Worth the Pain: Harvesting Devil’s Club Shoots

By Susan Sommer / Photography By Susan Sommer | May 20, 2016
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Devil's club shoots that have been freshly harvested

Many Alaskans have cursed the spiny Devil’s club leaf and stalk while bush-whacking through the Great Land. But on the flip side, Echinopanax horridum is a rich source of food and medicine. Medicinal properties of its bark and roots are well-documented in Janice J. Schofield’s “Discovering Wild Plants” and other resources on Pacific Northwest flora, including everything from bark infusions for colds, gall stones and constipation to chewing the root and packing it around a painful tooth, but eating its leaf shoots before they unfurl and grow sharp spines is still a new experience for most Alaskans.

Some describe the taste of this raw spring green as “kind of like pine nuts,” “bitter,” or “interestingly fresh.”  Harvesting Devil’s club shoots requires patience and leather gloves—patience to step carefully through a prickly patch so you don’t get poked and leather gloves to protect your fingertips while grasping the shoot and snapping it off. If you ever played the game Twister as a kid, you’ll already be acquainted with the right contortions for maneuvering through a bunch of Devil’s club, some of which can grow to several feet tall and veer this way and that. Picking the greens is as much performance art as it is subsistence activity.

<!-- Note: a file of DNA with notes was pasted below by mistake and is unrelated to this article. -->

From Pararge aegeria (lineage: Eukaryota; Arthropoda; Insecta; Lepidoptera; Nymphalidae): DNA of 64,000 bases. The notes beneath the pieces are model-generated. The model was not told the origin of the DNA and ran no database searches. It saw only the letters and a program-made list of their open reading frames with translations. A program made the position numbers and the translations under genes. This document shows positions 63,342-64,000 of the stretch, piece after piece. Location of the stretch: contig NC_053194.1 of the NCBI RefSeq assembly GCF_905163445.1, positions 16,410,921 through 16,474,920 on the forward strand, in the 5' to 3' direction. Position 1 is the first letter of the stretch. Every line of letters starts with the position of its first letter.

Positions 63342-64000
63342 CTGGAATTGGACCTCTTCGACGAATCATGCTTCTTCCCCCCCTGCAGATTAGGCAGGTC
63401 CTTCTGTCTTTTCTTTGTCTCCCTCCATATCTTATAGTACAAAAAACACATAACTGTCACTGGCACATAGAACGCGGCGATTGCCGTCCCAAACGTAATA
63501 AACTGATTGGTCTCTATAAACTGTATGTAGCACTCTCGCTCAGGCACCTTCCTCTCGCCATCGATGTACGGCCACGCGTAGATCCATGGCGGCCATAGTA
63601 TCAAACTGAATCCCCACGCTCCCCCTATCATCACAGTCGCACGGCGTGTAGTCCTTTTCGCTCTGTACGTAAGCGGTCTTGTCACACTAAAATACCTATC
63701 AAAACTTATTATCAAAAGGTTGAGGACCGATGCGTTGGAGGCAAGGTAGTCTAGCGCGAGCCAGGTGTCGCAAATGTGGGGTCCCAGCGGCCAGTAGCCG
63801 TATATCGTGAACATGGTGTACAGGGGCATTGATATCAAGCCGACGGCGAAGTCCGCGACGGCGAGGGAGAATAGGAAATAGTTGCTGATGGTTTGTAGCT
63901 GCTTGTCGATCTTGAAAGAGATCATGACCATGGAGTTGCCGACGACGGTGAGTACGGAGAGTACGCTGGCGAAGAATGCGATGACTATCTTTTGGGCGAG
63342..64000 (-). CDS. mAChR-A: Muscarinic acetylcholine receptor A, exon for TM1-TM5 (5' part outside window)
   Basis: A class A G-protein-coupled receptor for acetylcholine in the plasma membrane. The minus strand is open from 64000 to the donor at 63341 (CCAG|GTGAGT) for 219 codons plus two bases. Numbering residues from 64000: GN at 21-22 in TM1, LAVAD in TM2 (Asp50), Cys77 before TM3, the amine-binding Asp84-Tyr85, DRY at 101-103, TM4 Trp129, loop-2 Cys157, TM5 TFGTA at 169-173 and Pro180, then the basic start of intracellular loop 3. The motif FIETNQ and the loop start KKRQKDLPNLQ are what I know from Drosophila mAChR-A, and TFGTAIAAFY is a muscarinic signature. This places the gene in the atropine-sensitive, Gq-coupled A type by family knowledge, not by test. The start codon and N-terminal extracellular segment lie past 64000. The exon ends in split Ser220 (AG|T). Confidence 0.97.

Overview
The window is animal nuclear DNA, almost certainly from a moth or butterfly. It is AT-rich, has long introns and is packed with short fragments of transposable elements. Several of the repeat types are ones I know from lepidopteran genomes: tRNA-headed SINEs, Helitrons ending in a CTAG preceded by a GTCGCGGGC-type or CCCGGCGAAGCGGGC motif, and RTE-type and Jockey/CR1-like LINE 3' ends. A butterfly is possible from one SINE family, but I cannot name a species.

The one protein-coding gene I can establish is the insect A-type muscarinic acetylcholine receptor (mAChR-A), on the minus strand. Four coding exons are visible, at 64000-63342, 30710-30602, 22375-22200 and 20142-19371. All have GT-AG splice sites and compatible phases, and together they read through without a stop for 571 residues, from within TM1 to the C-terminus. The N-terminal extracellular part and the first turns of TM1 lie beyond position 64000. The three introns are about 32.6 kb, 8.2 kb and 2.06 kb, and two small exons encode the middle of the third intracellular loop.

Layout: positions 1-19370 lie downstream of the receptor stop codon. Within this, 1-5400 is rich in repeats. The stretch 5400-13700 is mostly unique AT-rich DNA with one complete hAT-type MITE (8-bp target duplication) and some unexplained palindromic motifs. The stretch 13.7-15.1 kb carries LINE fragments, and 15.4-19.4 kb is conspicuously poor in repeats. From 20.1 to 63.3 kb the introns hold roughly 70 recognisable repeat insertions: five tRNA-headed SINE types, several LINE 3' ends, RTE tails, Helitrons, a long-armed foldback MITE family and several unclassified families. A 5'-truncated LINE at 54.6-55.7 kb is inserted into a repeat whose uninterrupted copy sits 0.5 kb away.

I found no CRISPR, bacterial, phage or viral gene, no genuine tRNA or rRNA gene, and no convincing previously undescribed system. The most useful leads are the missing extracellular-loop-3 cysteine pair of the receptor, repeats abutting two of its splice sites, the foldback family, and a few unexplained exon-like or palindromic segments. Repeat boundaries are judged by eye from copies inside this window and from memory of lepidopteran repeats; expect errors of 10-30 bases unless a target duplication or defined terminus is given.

Wear leather gloves when picking devil's club
Devil's club shoots with wild Alaska salmon
Photo 1: It's a good idea to wear leather gloves when picking devil's club
Photo 2: Cook up some tender devil's club shoots for dinner! They pair well with wild Alaska salmon.

Given that spring arrives at different locations and elevations at various times each year, harvesters should keep an eye on their favorite patches and be ready to start plucking as soon as the shoots are about one or two inches long. If they’ve started to open, it’s too late, for the spines will already be hardening. Thin brown sheaths grow from the base; they can either be eaten or discarded. I’ve harvested in Southcentral Alaska as early as April 23 (in 2016) and as late as May 31 (in 2013). If you miss the window of opportunity—which only lasts a day or two for each group of stalks—try looking farther north or move your search to higher ground.

While fresh, Devil’s club shoots make excellent additions to soups, salads, casseroles and many other meals. They are also delicious sautéed in butter and seasoned with salt and pepper. To freeze for later, blanch about one minute, plunge into ice-cold water to cool, and then drain, squeeze out excess water and place in small zip-top bags. Unlike delicate leafy greens, Devil’s club shoots shrink very little once cooked.

One more merit of picking these tasty spring treats? It’s possible to fill up a gallon pail of them in a mere 20 minutes.

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